First, “cap and trade” is not one word. The “cap” is the heart of the policy. It codifies the commitment to actually do the job. It opens the market space for solutions. It lights the fire of investment under the growth of the green economy — the necessity that births invention. Tradable permits are one among many design features that may help align economic incentives with the efficient achievement of the cap. But the cap is the driver. And the fact that we are now debating “cap and trade” as a policy design “scheme” instead of “cap” as a fundamental policy commitment is a great source of leverage and comfort to those who just want the whole thing to go away.

Second, carbon taxes are not an alternative to the cap. Like trading, carbon taxes may play a useful role in aligning economic incentives with the imperative to reduce climate pollution. But they are no substitute for the imperative itself, which is expressed by the cap. Carbon prices that reflect the real costs of climate pollution will help a market economy make the right investments. But “carbon pricing” is not the goal. A safe quantity of carbon is the goal. And a cap says, “Reducing climate pollution to safe levels is not just a good idea. It’s the law.”

A carbon cap is by no means the complete answer. Many other public and private actions are necessary: accelerated investment in the new energy economy and good green jobs; protection for households to ensure affordable basic energy service; transition assistance for workers, communities, and ecosystems; investment in international adaptation and mitigation as a cornerstone of a fair and politically practical global climate treaty; stronger energy efficiency and renewable energy standards … and more.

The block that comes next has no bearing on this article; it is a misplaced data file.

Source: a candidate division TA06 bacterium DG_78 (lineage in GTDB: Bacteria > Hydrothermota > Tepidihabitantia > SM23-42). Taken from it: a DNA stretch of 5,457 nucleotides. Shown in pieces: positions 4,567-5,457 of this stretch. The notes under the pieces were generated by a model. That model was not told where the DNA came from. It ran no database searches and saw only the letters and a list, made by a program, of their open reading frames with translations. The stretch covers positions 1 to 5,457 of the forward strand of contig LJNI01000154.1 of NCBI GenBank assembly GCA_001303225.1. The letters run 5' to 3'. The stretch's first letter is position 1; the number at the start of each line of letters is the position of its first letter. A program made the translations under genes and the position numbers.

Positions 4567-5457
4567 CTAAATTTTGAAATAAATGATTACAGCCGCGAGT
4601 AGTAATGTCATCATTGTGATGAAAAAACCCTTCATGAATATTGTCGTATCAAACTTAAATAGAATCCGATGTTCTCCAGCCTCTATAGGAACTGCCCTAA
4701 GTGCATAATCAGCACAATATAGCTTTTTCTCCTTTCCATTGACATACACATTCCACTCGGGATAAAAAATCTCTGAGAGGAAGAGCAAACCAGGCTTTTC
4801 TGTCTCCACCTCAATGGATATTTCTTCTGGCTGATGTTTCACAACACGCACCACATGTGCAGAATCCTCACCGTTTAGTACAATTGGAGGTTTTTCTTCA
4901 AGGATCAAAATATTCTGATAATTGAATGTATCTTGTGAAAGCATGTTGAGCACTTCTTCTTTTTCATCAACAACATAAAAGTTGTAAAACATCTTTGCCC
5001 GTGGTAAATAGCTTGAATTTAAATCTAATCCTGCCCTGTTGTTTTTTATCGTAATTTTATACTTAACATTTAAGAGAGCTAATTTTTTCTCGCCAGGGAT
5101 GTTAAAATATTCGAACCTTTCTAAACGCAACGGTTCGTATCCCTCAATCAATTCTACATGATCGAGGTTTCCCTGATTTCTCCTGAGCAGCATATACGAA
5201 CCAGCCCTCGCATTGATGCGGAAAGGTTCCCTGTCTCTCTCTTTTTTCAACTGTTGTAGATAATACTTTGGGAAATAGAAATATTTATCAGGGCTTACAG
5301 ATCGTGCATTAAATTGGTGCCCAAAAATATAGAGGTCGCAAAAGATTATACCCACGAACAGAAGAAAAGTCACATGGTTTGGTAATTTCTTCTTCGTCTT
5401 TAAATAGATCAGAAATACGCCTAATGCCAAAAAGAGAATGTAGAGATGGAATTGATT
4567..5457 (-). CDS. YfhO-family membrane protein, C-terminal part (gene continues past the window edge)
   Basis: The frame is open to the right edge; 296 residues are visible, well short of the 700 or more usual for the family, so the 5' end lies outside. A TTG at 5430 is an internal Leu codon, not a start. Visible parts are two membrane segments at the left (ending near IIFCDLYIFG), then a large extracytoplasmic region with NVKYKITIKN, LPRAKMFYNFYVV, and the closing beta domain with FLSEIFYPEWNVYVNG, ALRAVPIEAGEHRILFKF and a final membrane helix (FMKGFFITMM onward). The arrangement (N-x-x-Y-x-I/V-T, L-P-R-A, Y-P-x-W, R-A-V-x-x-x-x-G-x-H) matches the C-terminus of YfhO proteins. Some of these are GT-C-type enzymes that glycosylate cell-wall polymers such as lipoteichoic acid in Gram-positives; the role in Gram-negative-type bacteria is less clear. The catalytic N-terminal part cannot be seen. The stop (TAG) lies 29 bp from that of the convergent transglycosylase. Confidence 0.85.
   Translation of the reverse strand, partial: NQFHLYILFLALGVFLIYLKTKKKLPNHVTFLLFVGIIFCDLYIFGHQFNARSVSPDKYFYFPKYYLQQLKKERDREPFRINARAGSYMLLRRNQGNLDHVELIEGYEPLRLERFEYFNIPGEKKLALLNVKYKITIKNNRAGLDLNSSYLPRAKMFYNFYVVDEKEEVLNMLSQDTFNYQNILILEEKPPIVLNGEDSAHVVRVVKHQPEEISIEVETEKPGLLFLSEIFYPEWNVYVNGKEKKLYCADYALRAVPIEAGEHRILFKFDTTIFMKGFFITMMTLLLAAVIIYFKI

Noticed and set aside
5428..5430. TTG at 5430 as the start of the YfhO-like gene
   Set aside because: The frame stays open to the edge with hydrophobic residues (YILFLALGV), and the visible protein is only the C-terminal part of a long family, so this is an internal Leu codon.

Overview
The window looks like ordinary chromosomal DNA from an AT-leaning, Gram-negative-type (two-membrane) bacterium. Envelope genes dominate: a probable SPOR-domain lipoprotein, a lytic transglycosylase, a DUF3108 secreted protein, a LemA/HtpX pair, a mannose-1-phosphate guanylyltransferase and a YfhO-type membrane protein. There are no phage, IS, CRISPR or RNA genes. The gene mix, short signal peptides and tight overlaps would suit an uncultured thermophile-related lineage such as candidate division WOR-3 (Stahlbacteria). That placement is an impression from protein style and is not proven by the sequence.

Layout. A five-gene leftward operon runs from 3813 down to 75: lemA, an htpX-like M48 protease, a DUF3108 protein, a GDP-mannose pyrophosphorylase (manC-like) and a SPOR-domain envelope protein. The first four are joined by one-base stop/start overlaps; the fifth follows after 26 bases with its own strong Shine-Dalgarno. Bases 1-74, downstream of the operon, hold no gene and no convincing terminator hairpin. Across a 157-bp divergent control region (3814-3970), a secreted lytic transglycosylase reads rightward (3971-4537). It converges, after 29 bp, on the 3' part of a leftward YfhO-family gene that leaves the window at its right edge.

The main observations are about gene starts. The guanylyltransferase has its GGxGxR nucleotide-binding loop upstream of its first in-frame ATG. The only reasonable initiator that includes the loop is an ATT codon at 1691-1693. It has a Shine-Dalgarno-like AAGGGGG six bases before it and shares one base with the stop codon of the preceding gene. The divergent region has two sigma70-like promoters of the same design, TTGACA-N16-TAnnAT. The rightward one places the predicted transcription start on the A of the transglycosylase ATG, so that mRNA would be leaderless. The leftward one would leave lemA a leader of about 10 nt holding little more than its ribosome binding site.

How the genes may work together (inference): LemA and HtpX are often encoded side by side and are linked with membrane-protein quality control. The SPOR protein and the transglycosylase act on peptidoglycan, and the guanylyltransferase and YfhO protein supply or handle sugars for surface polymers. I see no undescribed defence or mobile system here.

A cap by itself doesn’t accomplish all these things. But it commits us to a destination that we can only reach by doing them. It’s more like a declaration of war on fossil fuel dependence than a battle plan. It doesn’t say everything about how we intend to win. But it commits us to the cause. Finally.

Every President since Eisenhower has warned of the dangers of fossil fuel dependence, and each one has left America more dependent than when he took office. The economic, environmental, and security consequences of this addiction have gone from bad to catastrophic. Now, after a half-century of speeches, platitudes, and false promises, will our leaders deliver a REAL commitment to systematically reduce our fossil fuel dependence? That’s the question that the carbon cap calls.

This single commitment won’t do all the work, but it will say the one, essential thing that we have so far failed to say: “We will do this.” The world needs to hear this. Americans who want to be part of real solutions — from working families who need good jobs to innovators in the new energy economy — need to hear this. Our kids need to hear this, lest they sue us for breach of the intergenerational contract.

And unless and until we say it, the rest of the climate policy design debate is academic.